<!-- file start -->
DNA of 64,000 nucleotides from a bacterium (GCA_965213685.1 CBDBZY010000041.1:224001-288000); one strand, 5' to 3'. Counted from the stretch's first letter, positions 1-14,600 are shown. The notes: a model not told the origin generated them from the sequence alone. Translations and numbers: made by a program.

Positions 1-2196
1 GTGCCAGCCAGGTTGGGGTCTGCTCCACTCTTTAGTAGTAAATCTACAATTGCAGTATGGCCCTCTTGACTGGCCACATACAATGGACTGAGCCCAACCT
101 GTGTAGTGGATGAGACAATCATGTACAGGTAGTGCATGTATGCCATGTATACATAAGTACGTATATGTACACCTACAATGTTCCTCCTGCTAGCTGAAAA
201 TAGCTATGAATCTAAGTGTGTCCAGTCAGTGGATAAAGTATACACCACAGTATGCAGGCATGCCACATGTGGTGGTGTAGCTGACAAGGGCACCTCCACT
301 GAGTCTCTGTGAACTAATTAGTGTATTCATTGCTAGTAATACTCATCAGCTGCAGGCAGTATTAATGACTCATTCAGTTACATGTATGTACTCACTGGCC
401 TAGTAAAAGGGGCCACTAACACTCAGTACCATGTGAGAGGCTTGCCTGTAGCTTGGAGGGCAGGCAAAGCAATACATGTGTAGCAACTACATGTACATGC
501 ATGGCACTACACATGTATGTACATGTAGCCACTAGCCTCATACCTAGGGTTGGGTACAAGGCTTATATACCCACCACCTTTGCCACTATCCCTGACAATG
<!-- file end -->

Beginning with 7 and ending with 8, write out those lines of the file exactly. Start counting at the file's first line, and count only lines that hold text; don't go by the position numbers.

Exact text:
401 TAGTAAAAGGGGCCACTAACACTCAGTACCATGTGAGAGGCTTGCCTGTAGCTTGGAGGGCAGGCAAAGCAATACATGTGTAGCAACTACATGTACATGC
501 ATGGCACTACACATGTATGTACATGTAGCCACTAGCCTCATACCTAGGGTTGGGTACAAGGCTTATATACCCACCACCTTTGCCACTATCCCTGACAATG